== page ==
President Donald Trump’s plan to end birthright citizenship through executive order—if it holds up—could save taxpayers billions and significantly reduce future illegal immigration, according to estimates from the government and an immigration-focused think tank.

An 1898 Supreme Court ruling helped shape the modern interpretation that the 14th Amendment means any child born on American soil is a citizen. However, many legal scholars dispute the interpretation.

The dispute comes down to whether illegal immigrants fall under those who are “subject to the jurisdiction of the United States.”

Birthright citizenship and an executive order to address it raise a host of legal, policy, and constitutional questions that are debatable.

Here are the facts to understand the size and scope of the issue.

1. Totals and Projections

About 4.5 million U.S. citizens have “at least one inadmissible or deportable parent” in the country, according to a 2017 report by the Congressional Budget Office.

Once the citizen children of these illegal immigrants become adults, they are allowed to sponsor their parents for legal status, as well as family members living abroad to come into the United States on a visa.

These children with parents who are illegal immigrants are eligible for all federal benefit programs, but “their parents’ immigration status can affect the likelihood that their parents would choose to enroll them in those programs,” according to the CBO.

The CBO estimates that 60,000 more citizen children will be born to illegal immigrant parents over the next decade.

The population of children born in the U.S. to illegal immigrant parents grew from 2.7 million in 2003 to 4.5 million in 2010, Mark Krikorian, executive director of the Center for Immigration Studies, a pro-enforcement think tank, told a House Judiciary subcommittee in 2015.

In 2014, 1 in 5 births in the U.S. were to an immigrant mother, legal or illegal, according to the Center for Immigration Studies. Of those, 297,000 births were to illegal immigrant mothers.

CIS, which issued a study on immigrant births earlier this month, used data from the Census Bureau’s American Community Survey collected between 2012 and 2016.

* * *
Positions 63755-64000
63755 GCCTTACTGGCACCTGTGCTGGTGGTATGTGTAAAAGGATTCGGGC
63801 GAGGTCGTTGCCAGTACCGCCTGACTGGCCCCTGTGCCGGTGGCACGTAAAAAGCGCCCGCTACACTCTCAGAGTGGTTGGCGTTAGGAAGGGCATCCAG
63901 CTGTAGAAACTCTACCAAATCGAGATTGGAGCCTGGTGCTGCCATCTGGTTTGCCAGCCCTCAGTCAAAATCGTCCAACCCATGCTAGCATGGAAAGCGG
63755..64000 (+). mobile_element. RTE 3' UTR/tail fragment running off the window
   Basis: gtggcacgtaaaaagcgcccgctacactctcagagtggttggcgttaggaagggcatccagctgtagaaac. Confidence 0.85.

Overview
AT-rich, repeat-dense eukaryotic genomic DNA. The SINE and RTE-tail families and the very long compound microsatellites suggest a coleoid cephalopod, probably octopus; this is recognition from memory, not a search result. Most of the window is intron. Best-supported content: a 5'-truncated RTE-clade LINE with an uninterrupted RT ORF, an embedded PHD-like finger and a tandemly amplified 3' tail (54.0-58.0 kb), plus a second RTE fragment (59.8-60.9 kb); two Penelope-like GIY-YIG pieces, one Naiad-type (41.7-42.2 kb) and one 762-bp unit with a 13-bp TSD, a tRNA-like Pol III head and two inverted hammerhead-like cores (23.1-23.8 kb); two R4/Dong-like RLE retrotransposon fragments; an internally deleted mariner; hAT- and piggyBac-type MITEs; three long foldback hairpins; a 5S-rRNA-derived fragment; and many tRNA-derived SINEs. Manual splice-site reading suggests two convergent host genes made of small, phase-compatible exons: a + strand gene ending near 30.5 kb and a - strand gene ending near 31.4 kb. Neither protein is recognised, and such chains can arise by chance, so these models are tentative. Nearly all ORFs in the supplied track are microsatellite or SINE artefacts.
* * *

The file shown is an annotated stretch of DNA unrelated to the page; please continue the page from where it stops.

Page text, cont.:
“The 297,000 births per year to illegal immigrants is larger than the total number of births in any state other than California and Texas,” the CIS study says. “It is also larger than the total number of births in 16 states plus the District of Columbia, combined.”

A 2010 Pew Research Center study, relying on 2008 Census Bureau data, determined that one out of every 12 newborns in the United States is born to an illegal immigrant.

2. Areas Most Affected

The bulk of illegal immigrant births occur in eight states, according to the CIS study, which covered 2014.

The largest numbers, not surprisingly, were in the three most populous states that are also border states. California had an estimated 65,000 births to illegal immigrant mothers, followed by Texas with about 51,000, and Florida with about 16,000.

Next come Illinois with an estimated 14,000 births to illegal immigrant mothers, Georgia with 13,000, New York with 12,000, and New Jersey and North Carolina with 11,000 each.

The 28,000 births to illegal immigrant mothers in the Los Angeles metropolitan area alone is larger than the number of births to illegal immigrant mothers in 14 states and Washington, D.C., according to the study.

Nevada had the highest share of births to illegal immigrant mothers of any state, with about 1 in 6, the study says. That compares to 1 in 7 births in the larger California and Texas.

As for metropolitan areas, the estimated 28,000 births to illegal immigrants in greater Los Angeles is larger than the total number of such births in 14 states and Washington, D.C.

More than 1 in 7 births to illegal immigrants occur in the greater metropolitan areas for Los Angeles, Las Vegas, San Jose, Dallas, and Houston.

The study adds: “Typically between two-thirds and three-fourths of these births are likely paid for by taxpayers.”

3. Birth Tourism

Birth tourism is a separate issue. It often involves expecting mothers who legally enter the United States so their children will be born as U.S. citizens.

About 36,000 “birth tourist” mothers come to the United States each year to have such children, according to another report by the Center for Immigration Studies in 2015.

The Los Angeles Times reported the same year that the practice of birth tourism “has become particularly popular in recent years with the newly wealthy Chinese middle class.”

The practice also reportedly has become increasingly common in Turkey and Nigeria.

Federal authorities have cracked down on birth-tourism rings, in which some mothers paid $80,000 to birth their children in the United States.

4. What Other Countries Are Doing

Birthright citizenship is rare among other countries, but the United States is not unique, as Trump stated in an interview with Axios.

“We’re the only country in the world where a person comes in and has a baby, and the baby is essentially a citizen of the United States,” Trump told Axios.

Only two advanced countries, as classified by the International Monetary Fund, have birthright citizenship. Canada is the other.

In all, more than 30 of the world’s 194 countries, almost all of them in the Western Hemisphere, have some form of birthright citizenship.

No European country provides automatic citizenship to children of illegal immigrants. Great Britain did away with the practice in 1983, and Ireland did so in 2004.

Australia ended the practice in 1986, India in 1987,and New Zealand in 2006. The Dominican Republic is among the most recent countries to end the policy, doing so in 2010.